The results of a new report commissioned by the American Association of Physicists in Medicine (AAPM) has found that the radiation concerns previously expressed over the use of X-ray body scanners in airports that use backscatter technology were largely overblown.
In fact, the report found that people absorb less radiation from X-ray backscatter imaging machines than they do actually standing in line for the scan itself.
According to measurements made on two scanners in active use at Los Angeles International Airport, as well as seven other scanners not in active use at the time of the study, the backscatter full-body scanners were found to deliver a radiation dose equivalent to what a standard man receives every 1.8 minutes on the ground or every 12 seconds during an airplane flight.
In effect, a person would have to receive more than 22,500 scans in a year to reach the standard maximum safe yearly dose determined by the American National Standards Institute and the Health Physics Society.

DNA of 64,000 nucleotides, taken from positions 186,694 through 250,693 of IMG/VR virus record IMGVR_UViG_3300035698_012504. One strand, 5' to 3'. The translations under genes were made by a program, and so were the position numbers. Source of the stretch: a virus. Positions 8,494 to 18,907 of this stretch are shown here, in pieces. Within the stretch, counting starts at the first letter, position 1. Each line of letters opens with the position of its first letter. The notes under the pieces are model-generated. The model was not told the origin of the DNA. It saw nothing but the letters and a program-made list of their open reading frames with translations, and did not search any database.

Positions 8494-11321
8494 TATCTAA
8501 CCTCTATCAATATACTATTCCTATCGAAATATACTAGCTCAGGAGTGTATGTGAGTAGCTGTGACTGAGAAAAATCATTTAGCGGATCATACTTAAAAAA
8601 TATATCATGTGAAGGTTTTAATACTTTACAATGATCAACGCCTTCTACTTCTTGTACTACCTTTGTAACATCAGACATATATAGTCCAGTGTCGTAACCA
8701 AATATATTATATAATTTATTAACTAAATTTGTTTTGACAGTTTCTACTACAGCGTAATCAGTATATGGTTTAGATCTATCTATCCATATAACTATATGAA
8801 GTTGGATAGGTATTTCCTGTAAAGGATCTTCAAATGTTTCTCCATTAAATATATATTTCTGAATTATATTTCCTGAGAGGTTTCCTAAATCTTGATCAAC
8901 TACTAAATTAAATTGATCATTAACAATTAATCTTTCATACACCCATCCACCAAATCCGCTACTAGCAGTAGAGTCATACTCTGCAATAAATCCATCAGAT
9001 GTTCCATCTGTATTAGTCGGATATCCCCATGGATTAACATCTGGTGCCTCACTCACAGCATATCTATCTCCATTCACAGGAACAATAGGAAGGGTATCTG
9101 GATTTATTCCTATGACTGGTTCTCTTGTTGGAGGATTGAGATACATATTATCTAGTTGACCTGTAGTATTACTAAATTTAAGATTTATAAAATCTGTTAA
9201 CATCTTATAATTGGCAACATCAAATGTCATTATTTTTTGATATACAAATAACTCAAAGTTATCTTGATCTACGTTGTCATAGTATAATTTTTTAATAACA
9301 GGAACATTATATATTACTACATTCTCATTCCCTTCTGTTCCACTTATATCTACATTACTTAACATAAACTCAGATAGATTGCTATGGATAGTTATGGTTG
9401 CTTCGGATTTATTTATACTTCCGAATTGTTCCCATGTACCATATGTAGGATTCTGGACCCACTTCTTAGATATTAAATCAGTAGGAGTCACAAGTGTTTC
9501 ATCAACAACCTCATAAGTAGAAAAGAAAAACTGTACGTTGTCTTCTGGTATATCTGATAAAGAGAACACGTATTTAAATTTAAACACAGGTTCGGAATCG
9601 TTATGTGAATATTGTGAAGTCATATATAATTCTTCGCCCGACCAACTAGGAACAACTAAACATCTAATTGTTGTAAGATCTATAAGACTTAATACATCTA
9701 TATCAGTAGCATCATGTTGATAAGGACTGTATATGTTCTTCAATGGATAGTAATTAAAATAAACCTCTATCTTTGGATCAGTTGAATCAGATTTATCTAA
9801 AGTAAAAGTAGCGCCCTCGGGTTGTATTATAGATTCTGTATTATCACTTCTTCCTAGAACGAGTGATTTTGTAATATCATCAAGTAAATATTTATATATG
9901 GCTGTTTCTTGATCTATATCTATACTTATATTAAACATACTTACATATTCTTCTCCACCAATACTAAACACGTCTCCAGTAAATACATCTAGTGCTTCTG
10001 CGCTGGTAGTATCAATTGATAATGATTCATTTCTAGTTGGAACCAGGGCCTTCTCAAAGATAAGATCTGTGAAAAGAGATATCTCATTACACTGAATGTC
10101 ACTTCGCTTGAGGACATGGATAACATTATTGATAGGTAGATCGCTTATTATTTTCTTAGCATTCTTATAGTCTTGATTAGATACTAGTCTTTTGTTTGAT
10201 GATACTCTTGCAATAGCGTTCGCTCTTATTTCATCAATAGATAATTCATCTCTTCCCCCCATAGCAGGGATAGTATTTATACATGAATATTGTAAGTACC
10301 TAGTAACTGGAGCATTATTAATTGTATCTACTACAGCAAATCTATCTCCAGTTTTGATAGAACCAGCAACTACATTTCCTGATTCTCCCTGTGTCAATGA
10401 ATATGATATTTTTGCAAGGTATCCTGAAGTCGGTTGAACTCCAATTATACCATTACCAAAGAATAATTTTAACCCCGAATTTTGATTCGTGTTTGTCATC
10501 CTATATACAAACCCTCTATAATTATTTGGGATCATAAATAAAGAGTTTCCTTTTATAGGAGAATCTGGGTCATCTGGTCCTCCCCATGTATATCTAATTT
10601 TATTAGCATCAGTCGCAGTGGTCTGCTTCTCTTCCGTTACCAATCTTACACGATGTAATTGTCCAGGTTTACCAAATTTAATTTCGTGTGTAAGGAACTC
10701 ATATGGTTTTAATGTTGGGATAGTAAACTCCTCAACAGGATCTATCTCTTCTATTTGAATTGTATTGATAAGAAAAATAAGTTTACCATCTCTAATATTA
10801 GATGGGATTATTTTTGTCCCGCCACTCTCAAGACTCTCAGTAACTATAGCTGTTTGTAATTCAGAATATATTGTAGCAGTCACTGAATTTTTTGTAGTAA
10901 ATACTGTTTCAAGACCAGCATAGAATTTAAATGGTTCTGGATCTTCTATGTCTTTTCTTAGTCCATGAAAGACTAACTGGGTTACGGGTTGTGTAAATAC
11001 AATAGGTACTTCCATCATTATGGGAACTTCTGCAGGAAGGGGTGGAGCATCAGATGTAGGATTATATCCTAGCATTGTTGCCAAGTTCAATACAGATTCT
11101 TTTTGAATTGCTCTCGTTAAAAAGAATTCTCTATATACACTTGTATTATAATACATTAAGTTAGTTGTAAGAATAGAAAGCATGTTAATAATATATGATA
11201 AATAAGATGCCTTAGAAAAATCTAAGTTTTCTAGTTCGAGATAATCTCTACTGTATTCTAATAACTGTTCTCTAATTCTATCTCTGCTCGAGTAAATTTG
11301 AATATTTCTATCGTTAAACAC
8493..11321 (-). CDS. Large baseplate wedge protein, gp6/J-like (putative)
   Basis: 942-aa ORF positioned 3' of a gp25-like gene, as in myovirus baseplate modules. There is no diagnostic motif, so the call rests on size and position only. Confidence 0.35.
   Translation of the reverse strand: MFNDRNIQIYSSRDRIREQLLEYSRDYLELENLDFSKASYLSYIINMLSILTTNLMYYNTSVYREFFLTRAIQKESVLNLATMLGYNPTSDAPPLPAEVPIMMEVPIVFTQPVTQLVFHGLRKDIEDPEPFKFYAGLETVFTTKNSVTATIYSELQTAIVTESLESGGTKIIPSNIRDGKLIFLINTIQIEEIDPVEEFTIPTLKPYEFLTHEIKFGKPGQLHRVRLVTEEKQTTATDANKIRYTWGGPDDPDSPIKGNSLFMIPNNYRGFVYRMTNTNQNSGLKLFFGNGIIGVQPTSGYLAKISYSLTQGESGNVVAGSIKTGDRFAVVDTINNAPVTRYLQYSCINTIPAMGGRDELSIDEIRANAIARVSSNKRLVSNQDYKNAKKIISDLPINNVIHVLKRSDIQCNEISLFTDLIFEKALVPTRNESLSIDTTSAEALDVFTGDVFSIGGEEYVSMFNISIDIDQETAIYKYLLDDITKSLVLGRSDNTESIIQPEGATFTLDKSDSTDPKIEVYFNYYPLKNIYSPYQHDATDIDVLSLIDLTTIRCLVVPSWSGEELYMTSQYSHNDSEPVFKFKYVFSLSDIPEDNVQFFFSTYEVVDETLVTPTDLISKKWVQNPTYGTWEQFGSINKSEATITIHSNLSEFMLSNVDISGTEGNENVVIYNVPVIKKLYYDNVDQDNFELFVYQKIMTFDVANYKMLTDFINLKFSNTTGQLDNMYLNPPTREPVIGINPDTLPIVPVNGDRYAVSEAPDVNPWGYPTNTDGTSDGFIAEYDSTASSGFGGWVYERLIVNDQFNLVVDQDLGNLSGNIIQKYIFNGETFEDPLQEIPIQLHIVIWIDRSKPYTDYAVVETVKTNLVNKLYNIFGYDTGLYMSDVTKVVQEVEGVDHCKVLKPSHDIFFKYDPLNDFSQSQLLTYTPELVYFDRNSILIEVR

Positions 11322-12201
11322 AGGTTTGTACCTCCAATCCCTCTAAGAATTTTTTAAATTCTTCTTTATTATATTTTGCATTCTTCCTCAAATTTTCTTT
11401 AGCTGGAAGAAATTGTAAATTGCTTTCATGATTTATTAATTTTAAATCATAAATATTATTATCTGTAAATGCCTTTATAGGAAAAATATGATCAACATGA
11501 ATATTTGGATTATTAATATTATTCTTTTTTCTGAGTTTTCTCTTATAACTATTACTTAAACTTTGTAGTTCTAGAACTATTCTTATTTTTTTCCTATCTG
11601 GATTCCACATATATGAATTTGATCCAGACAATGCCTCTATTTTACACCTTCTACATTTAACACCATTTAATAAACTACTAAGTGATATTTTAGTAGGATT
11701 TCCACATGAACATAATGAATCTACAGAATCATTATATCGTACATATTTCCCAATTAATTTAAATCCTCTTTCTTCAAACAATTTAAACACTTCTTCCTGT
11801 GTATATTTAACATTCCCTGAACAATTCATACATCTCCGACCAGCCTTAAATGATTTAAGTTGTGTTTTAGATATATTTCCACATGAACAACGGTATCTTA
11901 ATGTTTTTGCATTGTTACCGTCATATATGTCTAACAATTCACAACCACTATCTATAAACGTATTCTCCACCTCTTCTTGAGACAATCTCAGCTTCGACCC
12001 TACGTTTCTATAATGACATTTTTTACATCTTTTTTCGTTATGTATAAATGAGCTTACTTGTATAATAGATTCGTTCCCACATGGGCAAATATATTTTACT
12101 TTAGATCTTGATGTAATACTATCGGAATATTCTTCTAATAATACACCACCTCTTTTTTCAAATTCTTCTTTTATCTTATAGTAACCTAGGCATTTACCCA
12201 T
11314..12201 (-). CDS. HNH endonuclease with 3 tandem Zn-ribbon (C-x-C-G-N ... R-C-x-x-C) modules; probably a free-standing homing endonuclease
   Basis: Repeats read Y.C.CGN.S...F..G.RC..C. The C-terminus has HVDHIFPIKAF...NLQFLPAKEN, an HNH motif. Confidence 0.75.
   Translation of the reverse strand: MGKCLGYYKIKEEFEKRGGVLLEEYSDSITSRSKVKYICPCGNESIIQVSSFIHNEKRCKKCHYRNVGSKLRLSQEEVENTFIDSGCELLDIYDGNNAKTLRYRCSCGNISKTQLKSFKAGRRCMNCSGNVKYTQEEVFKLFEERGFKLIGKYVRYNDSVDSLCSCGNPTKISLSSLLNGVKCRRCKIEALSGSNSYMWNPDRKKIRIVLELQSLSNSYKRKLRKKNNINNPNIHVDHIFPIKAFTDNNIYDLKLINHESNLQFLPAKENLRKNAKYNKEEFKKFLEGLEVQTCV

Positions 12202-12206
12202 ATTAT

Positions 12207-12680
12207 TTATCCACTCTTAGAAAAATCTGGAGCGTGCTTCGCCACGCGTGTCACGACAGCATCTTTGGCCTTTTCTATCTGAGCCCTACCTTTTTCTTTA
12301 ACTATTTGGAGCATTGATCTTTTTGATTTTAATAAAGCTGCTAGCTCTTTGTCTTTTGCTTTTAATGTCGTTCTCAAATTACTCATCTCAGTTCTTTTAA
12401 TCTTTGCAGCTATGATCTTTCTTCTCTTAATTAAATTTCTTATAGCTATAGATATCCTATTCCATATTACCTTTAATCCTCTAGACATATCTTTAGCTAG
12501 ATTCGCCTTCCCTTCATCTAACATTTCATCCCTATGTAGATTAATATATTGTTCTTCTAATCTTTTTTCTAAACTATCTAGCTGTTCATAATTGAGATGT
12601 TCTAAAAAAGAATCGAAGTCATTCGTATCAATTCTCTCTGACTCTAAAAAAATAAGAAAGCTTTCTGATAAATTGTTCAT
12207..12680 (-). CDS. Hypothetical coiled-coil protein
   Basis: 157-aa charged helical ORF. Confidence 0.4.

"This report represents a wholly independent review of the X-ray scatter airport scanners and is the first we know of to look at multiple scanners including those in actual airport use," said Christopher Cagnon, PhD, DABR, the chief of radiology physics at UCLA Medical Center and one of the lead authors of the new report. "We think the most important single take-away point for concerned passengers is to keep an appropriate perspective: the effective radiation dose received by a passenger during screening is comparable to what that same passenger will receive in 12 seconds during the flight itself or from two minutes of natural radiation exposure."
These findings are a moot point, however, when it comes to body imaging machines currently being used at U.S. airports. Earlier this year, the Transportation Security Administration removed all of the backscatter body scanners in use across the nation in favor of machines that use millimeter wave technology to meet privacy standards enacted by Congress.